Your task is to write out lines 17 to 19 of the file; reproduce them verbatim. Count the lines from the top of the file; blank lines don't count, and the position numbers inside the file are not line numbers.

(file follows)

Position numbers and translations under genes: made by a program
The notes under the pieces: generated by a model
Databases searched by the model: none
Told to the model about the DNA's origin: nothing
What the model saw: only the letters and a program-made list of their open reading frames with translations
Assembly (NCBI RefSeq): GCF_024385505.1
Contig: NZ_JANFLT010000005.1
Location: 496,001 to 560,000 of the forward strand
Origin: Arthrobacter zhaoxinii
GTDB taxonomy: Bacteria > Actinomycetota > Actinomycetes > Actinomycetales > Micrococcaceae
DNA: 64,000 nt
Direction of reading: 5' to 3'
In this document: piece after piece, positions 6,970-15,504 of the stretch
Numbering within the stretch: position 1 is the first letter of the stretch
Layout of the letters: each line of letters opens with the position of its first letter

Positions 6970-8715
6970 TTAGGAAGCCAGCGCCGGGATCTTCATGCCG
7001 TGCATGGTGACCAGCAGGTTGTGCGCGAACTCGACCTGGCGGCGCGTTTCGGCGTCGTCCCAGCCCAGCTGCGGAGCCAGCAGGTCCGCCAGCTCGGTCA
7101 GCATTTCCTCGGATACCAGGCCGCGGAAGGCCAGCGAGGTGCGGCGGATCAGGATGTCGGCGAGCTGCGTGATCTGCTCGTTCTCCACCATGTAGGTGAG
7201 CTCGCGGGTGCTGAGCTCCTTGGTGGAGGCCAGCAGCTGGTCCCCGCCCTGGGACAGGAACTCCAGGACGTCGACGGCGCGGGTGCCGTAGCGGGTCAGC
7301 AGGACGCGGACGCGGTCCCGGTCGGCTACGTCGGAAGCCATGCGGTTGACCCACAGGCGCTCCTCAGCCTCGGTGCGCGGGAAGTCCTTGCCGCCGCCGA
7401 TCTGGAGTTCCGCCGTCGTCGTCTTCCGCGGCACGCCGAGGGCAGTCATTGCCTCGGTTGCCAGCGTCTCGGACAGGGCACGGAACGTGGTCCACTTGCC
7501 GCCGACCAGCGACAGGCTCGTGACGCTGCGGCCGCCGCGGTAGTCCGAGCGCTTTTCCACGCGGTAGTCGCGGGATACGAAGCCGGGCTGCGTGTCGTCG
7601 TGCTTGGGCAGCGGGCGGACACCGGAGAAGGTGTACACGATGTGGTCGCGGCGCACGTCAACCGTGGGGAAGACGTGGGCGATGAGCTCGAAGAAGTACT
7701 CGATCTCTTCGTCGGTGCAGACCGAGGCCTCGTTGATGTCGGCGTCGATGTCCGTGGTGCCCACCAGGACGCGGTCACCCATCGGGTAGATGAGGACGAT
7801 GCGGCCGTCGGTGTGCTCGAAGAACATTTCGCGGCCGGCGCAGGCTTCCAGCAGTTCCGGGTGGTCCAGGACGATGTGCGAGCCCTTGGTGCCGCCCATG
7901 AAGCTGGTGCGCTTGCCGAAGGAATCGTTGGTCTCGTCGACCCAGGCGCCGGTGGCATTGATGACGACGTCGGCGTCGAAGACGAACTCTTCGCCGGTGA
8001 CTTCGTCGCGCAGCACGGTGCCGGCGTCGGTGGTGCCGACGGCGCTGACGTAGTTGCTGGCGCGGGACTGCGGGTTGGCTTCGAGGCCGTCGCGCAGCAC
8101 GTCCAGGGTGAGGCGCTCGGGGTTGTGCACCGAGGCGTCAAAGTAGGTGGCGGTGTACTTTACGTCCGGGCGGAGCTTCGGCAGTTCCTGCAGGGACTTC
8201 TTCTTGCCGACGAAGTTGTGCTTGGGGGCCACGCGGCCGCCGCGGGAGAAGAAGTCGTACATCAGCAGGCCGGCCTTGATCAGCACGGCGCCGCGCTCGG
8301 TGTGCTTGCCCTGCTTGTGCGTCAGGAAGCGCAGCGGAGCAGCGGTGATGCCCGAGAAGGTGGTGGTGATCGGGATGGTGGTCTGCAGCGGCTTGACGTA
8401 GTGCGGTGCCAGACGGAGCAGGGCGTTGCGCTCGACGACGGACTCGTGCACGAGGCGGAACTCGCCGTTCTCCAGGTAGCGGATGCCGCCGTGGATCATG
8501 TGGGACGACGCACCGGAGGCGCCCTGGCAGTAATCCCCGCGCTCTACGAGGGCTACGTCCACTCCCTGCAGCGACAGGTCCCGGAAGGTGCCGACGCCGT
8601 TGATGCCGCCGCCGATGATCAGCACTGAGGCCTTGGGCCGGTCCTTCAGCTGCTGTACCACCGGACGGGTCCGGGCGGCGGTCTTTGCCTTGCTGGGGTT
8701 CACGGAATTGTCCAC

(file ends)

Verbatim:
6970 TTAGGAAGCCAGCGCCGGGATCTTCATGCCG
7001 TGCATGGTGACCAGCAGGTTGTGCGCGAACTCGACCTGGCGGCGCGTTTCGGCGTCGTCCCAGCCCAGCTGCGGAGCCAGCAGGTCCGCCAGCTCGGTCA
7101 GCATTTCCTCGGATACCAGGCCGCGGAAGGCCAGCGAGGTGCGGCGGATCAGGATGTCGGCGAGCTGCGTGATCTGCTCGTTCTCCACCATGTAGGTGAG